by Scarab of the Doubtful Guests
Guest contributor (and savvy letterboxer) Scarab of the Doubtful Guests does a fairly good imitation of Andy Rooney on “60 Minutes.” You know how Andy will discourse in all seriousness about something as mundane as the frustrations of coat hangers? The following commentary should be read with Andy Rooney’s voice and attitude in mind.
Have you ever been frustrated by all of the different kinds of letterbox containers out there? There is nothing so satisfying as finding a good, blue rimmed, freezer style Rubbermaid container, with its snug and dry treasure inside. I like how sturdy they feel. But there are a lot of other containers out there that just aren't up to snuff.
You set out containers and feel so proud of the nice new box, with sealed bags and your art inside. I know I’ve felt that way after planting a new letterbox. Then, a year later, you discover it cracked, ripped and damp. You persevere and try again.
You know those disposable containers they sell that come many to a pack? How many times have you found those cracked and with the lid hanging off? And then there’s the kind whose plastic gets warped, or the edge gets chipped. You can never get those closed. You repackage them with new zip lock bags from your repair kit... and pray for them.
I also get frustrated when the box is smaller than the contents. It seems like a perfectly good container until you try to put the log back in. You have to force and bend it to get it in there. You never know if the seal is going to hold. I bet that you too have found that it helps to put the stamp on the bottom and the log on top. The box is a little wider up there.
Just last week I found a new box with a really terrific stamp, nicely mounted on thick wood. But it was stuffed in a box that was way too shallow for it. It was very wide but not deep enough. I had to force the edges down like my over-stuffed suitcase. I knew it wouldn't hold. The lid was already popped and barely on at all when I found it.
There are so many different types of baggies. There's the thin sandwich kind that too many people use; the zippered kind, that seem pretty handy; and the heavier freezer bags with labels.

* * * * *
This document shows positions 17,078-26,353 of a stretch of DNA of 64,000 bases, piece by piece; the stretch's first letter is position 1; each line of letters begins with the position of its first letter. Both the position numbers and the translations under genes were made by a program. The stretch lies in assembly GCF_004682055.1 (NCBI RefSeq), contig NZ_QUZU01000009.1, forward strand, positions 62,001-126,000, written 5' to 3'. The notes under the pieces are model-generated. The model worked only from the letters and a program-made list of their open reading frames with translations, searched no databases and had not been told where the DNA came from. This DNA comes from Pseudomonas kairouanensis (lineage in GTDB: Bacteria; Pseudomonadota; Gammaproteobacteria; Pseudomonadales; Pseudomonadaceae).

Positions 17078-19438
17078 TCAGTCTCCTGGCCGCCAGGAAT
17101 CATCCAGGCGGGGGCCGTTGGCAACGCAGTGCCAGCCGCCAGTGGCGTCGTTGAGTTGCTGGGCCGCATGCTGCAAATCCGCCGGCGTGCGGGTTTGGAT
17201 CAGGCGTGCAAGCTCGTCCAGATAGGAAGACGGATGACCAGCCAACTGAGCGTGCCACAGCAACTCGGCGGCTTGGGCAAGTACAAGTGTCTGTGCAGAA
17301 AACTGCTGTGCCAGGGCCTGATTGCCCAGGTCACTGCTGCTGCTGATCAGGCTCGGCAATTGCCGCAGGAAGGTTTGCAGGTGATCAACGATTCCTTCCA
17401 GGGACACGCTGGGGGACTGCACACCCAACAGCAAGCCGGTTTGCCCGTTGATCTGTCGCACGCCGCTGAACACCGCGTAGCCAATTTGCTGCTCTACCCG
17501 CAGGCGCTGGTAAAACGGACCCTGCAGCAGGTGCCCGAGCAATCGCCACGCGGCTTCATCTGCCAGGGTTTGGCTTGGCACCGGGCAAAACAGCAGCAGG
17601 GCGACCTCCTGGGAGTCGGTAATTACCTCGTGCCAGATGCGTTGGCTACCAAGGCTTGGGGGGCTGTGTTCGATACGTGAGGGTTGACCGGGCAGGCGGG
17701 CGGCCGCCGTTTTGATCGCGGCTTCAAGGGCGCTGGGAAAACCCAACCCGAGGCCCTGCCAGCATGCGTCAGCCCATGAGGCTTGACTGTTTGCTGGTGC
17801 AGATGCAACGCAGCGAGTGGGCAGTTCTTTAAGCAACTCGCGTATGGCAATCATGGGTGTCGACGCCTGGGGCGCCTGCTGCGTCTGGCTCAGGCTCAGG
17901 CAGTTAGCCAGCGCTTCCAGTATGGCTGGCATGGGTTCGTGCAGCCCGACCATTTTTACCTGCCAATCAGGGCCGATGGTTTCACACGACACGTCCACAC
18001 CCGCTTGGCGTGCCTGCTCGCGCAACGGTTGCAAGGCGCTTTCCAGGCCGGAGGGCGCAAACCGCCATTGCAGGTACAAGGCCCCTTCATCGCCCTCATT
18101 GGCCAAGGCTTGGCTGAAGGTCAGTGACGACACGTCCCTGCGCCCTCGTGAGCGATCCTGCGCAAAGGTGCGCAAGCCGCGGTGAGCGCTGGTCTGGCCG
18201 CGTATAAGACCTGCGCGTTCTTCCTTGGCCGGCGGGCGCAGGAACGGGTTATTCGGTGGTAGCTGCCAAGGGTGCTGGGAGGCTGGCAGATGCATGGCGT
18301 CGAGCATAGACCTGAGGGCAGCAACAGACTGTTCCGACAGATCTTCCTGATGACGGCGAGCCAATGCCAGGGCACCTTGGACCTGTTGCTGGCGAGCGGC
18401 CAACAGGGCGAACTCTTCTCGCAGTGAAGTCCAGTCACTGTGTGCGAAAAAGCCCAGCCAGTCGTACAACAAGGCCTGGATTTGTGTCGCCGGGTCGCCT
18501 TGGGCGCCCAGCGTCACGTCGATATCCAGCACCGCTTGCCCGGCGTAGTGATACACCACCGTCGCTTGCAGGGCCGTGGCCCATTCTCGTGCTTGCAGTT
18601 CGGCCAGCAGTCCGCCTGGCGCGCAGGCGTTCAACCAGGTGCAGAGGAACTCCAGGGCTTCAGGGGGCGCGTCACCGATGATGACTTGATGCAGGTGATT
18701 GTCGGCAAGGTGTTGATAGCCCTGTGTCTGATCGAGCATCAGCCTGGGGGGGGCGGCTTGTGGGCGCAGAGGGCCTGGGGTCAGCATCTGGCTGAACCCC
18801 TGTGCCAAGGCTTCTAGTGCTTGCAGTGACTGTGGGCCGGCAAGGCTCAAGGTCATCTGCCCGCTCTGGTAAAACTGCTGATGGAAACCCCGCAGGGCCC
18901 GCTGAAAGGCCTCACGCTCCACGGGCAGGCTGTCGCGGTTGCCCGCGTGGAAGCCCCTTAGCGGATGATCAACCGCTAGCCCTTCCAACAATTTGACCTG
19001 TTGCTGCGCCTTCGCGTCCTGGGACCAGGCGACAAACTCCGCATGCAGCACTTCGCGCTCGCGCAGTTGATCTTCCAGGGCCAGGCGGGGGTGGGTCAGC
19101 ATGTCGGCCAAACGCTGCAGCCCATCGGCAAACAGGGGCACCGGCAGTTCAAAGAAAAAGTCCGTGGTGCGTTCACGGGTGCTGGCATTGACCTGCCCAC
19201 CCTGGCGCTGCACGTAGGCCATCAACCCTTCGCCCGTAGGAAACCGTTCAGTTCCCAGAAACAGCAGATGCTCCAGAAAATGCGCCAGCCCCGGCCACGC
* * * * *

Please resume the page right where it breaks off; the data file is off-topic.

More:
I have come to dread those thin, sandwich baggies. They seem alright when you plant them. But if you are the 30th finder, they really show their age. It's bad enough when you find them ripped, but don't you feel really guilty when "you" rip them trying to get them open? And then discover that you’ve already used your repair supply on the first two letterboxes in the series?
The pull tab/zipper kind of bags seem handy, but I have found many with the tabs broken and missing, and the seal half open. They just don't hold up through a season.
I once found a log all wound up inside one of those long newspaper bags. You know the ones that the paperboy slides your rolled newspaper in on rainy days. Whoever wrapped it (undoubtedly not the placer) must have thought that a number of wraps around would keep it dry. The water disagreed. It was soaked.
It's so sad and disheartening to find a beautiful log that's turned into stamp ink soup.
I really like the heavier, freezer style zip locks. They are little harder to fold and fit into the container but I think they are really worth it. I bet you too, fold the corners underneath so they don't get in the seal. They even have a surface to write on so you can label them: Log1, Log2, Stamp, etc.
The labels really help me because between the kids, the guest, the dog and my over-cluttered mind I get easily confused as to what came out of what. How many times have you said, "Oh, this must be for the stamp because there's ink in it"?
There is a movement afoot to double bag logbooks to keep them drier. That sounds like a good idea to me.
I'm intrigued by the idea of putting those little desiccant bags that come in boxes of new cameras and other electronics inside a letterbox. I wonder how long they last – but I guess it’s okay as long as I don't have to start writing on my stamps, "Do Not Eat."
Have you found a letterbox where they put the whole box in a big baggie? I'm not sure that is such a good idea. The whole package seems harder to hide to me. After a few uses, what with the rocks and sticks and all, they are usually ripped anyway so I'm not sure it really accomplishes anything.
Did you notice the white plastic bag on the ground in the recent article in Time magazine? I bet they lay out the contents on that bag in a certain way to keep track of everything. That, or maybe the photographer thought it would look good.
As much as I enjoy the blue Rubbermaid containers, it is always fun to find a different and clever container. I've seen and heard of so many different kinds: film canisters, cigar tubes, mint tins, bottles, milk jugs, gerbil coffins.
We always like to joke about how we are out hunting Tupperware. But have you ever found a real Tupperware container out there?
For all this, though, I really don't care what I find out there. I repair when I can, dry things out, and re-bag. I know not everyone can afford freezer containers. I have several boxes I've planted with boxes and bags that might not be up to par – but that was before I decided to use better materials. Isn't the important thing to have something to find and get out there?
In the end, I am just delighted whenever I find the treasure of a usable stamp.
Happy hunting out there!